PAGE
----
Since 2007, give or take, Republicans have manufactured all sorts of new standards for the presidency, chiefly as a way to hector and out-flank Barack Obama, making him appear inexperienced, stupid or arrogant ("uppity" also works). Do the list: Obama's not allowed to use teleprompters, he suddenly has to march in French protest rallies, he can't play golf, his speeches to joint sessions of Congress can be interrupted by heckling, he can't drink beer, he can't appear on television talk shows, he can't sign executive orders, he can't fly overseas because it costs too much, he can't take vacations, and the list goes on and on.
One of the earliest gripes about Obama, a gripe that endured throughout the 2008 election and then well into his presidency, is that he didn't have any experience running a business, or any experience in the private sector. Right off the bat, that second criticism was an easily debunked myth. They even managed to extend the assault to the president's first-term cabinet. Obama worked in the private sector for a law firm. Nevertheless, critics charged that Obama lacked the experience managing a business, creating jobs and dealing with a staff, and therefore he had no business being president.
If this is the standard now, then quite a few of the Republicans lining up for 2016 should be summarily disqualified by anyone who abides the "business experience" rule. Among the top-tier GOP hopefuls the following can be immediately knocked off the list.
Sen. Marco Rubio (R-FL)
No business experience.
Sen. Rand Paul (R-KY)
Was a practicing eye doctor, no experience running a business.
Gov. Chris Christie (R-NJ)
Worked as a lawyer in public and private sector, no experience running a business. Executive experience as governor.
Sen. Ted Cruz (R-TX)
Worked as a lawyer in public and private sector. No experience running a business.
First job out of school was as a lawyer for the IRS. No business experience.
Gov. Scott Walker (R-WI)
No experience running a business. Was an employee for IBM and the American Red Cross.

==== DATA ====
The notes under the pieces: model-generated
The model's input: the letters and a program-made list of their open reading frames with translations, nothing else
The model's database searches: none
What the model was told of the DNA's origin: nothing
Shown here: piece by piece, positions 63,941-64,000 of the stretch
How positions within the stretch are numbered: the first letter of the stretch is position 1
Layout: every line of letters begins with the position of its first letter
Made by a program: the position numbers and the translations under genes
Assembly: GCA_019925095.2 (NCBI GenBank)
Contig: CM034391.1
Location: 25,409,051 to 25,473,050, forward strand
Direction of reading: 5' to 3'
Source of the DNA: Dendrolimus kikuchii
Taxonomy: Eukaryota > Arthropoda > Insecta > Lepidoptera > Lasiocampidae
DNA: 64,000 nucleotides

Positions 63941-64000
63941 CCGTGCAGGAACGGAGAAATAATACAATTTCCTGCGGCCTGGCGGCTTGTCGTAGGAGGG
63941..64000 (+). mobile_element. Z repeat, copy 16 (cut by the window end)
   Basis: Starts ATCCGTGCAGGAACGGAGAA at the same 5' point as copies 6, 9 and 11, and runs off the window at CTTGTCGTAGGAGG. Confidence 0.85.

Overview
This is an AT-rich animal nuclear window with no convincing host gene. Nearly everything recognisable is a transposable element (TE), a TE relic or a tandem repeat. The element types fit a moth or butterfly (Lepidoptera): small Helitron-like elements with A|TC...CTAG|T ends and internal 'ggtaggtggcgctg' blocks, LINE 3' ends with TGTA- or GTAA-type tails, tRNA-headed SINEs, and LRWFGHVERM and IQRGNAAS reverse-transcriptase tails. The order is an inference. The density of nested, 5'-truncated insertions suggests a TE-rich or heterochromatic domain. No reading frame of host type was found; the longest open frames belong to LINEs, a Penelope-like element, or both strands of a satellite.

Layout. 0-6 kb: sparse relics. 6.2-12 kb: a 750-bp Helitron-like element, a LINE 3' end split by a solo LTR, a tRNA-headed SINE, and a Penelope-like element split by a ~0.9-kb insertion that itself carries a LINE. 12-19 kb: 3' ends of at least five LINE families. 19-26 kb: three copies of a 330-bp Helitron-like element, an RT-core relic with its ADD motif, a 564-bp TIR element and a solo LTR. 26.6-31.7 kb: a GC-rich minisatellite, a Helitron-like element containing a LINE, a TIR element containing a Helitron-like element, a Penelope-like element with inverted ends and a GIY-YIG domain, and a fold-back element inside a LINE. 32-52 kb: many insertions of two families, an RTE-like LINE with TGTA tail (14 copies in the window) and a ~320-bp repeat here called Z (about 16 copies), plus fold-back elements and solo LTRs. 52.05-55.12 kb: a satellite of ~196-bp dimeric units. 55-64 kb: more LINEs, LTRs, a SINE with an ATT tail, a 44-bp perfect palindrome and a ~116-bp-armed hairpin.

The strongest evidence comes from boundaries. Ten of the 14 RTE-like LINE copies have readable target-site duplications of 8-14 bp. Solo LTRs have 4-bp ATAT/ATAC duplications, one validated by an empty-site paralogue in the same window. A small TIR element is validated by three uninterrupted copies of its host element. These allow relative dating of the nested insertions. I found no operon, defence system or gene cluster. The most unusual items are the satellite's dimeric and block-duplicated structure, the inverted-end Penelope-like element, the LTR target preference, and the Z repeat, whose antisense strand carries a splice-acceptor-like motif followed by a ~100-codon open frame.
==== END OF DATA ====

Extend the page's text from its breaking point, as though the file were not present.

Gov. Mike Pence (R-IN)
Worked for a law firm and a think tank, than hosted a radio show. No experience running a business.
Was a pastor, and later a TV host. Is this business experience? Perhaps. Executive experience as governor.
Law firm experience, and since leaving office established a 501(c)3 group called Patriot Voices.
Farmed cotton with his Dad.
Definite business experience:
Dr. Ben Carson
Executive experience as director of pediatric neurosurgery at Johns Hopkins.
Tons of business experience.
Extensive experience in business.
Again, Obama worked for a privately-owned law firm (Davis, Miner, Barnhill & Galland), he also managed a staff of people as the director of the Developing Communities Project; he also conducted job training and economic development projects in Chicago, ostensibly gaining business experience through that process; plus, he managed a staff in the Illinois State Senate and in the U.S. Senate, not to mention a legion of campaign staffers. So, sure, he might not have run a real estate firm or was the CEO of Bain Capital, but the "no executive experience" attack was always a weak one.
Comparatively, only three of the top-tier GOP candidates have more experience in these areas than Obama, while most have the same or less experience. The question is whether they plan to take regular vacations, or use teleprompters, or march in protest rallies in France, or play golf, or sign executive orders, or wear tan suits. I surely hope a debate moderator asks because a legion of GOP voters will surely hold their 2016 candidates to the same standard. Right?